Should the State Parties use the AfCFTA Dispute Settlement Mechanism?
The African Continental Free Trade Area (AfCFTA) Agreement contains a detailed dispute settlement Protocol. It is modelled on the Dispute Settlement Understanding (DSU) of the World Trade Organisation (WTO). Article 4 of this Protocol says
“the dispute settlement mechanism of the AfCFTA is a central element in providing security and predictability to the regional trading system … [and] shall preserve the rights and obligations of State Parties under the Agreement and clarify the existing provisions of the Agreement in accordance with customary rules of interpretation of public international law.
Only AfCFTA State Parties have standing to file claims under this Protocol, which can be heard and decided by Panels and the Appellate Body of the AfCFTA. Since violations of obligations regarding trade in goods and in services in most instances impact on private firms, it is for the national governments of the relevant countries (if they are members of the WTO or the AfCFTA) to litigate against States adopting and implementing measures in violation of their obligations. This is standard practice; hundreds of cases have been decided under the DSU of the WTO since 1995, when the WTO was launched.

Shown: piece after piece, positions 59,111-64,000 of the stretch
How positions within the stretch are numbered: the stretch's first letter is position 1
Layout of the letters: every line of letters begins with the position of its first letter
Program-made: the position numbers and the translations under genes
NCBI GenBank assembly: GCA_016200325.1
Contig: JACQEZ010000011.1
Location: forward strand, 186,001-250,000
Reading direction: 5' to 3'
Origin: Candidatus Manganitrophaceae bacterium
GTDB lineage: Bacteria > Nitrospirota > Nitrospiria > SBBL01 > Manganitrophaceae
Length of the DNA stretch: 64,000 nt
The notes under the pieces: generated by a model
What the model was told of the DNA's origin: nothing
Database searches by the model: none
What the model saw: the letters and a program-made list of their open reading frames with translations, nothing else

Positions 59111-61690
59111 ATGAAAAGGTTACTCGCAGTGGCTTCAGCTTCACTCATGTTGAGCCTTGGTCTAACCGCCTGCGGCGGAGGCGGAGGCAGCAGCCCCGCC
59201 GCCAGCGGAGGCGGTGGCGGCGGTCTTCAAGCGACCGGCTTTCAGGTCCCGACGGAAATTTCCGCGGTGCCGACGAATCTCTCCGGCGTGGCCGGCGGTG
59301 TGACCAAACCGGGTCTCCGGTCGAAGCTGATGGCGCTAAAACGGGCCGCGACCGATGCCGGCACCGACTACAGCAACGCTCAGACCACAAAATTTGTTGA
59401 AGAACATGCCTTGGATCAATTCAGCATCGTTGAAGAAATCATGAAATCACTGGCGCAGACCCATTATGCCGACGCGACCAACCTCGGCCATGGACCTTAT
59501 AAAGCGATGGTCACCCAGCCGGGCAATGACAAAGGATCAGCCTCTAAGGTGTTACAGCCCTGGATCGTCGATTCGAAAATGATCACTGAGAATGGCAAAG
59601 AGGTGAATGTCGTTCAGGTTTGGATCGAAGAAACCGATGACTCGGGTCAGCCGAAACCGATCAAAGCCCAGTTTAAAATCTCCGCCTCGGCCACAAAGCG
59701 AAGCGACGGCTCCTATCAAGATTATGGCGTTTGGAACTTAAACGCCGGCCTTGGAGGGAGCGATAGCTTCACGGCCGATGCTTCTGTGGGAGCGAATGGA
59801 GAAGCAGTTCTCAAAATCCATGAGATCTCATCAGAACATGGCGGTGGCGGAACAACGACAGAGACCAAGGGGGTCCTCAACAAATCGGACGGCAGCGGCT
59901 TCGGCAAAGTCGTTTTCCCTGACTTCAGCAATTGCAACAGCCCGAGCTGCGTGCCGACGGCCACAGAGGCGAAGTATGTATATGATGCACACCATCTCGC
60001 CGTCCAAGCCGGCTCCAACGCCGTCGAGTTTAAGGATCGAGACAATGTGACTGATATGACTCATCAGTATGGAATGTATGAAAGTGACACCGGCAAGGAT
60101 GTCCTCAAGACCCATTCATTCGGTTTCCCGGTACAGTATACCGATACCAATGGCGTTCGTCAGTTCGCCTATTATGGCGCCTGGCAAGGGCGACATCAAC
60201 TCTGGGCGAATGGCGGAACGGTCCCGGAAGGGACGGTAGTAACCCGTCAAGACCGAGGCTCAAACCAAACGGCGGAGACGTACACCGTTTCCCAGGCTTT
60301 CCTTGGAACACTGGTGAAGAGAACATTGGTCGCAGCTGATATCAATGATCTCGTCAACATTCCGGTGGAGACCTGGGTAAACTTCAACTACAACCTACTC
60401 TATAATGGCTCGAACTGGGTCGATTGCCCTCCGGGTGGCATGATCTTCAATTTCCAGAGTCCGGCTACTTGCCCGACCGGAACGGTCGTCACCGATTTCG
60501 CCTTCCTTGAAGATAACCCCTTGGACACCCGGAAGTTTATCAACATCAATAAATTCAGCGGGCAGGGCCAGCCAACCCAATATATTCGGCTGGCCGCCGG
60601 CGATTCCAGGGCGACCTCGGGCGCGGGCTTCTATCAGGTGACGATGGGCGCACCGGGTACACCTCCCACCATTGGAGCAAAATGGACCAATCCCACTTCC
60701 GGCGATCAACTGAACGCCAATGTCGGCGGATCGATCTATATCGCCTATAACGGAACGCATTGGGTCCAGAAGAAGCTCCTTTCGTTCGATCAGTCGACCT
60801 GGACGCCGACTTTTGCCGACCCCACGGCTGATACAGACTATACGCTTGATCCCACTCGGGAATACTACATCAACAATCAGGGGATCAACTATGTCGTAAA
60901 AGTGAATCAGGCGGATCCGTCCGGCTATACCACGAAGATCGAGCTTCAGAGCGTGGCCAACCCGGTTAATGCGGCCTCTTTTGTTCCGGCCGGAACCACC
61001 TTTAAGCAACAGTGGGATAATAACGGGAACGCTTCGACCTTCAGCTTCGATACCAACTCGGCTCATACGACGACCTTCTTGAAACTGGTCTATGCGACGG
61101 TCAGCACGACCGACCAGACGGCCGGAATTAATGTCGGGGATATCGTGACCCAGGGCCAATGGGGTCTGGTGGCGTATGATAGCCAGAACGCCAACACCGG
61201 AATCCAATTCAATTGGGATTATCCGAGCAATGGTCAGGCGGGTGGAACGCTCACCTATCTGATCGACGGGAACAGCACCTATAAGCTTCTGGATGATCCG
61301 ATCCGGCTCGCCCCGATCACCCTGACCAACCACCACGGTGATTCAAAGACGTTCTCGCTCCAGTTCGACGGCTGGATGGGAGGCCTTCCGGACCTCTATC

Whether the State Parties to the AfCFTA Agreement will actually declare disputes against each other in respect of the interpretation or implementation of the legal instruments of the AfCFTA, is another matter. They have not done so in respect of trade issues in terms of any of the Regional Economic Community (REC) Agreements under which they have been trading with each other for decades now. Some of these RECs (e.g. the EAC, COMESA and ECOWAS) have their own Courts. (The SADC Tribunal was abolished in 2010 after it had ruled against Zimbabwe for expropriating private land without compensation.) These Courts are frequently rule on applications brought by private parties, which often deal with human rights issues. There have been a few cases about trade measures of Member/Partner States. It is likely that there will be more such cases.
When States never use the courts which they have established as part of their trade and integration arrangements, the legal certainty and predictability generated through adjudication will remain absent. This is unfortunate because it undermines the rules-based nature of these arrangements and of investor confidence. It also puts deeper integration schemes in jeopardy.
That raises the obvious question: Why do African Governments not litigate against each other over trade issues? (They will do so when border issues are at stake.) It has been said that it is a sign of disrespect for other sovereign African States to “drag them to court”. This does not sound convincing. Litigation need not be acrimonious. Lingering disputes and accusations about mala fides cannot be good for mutual respect or for trade. It would be better to get uncertainty about the relevant legal obligations out of the way and continue with business as before. And formal consultations are in any case the first phase of a dispute settlement procedure. Apparently African governments use consultations for managing the status quo and finding “political solutions”. When this happens there is no transparency and no legal precedent for planning and executing commercial transactions.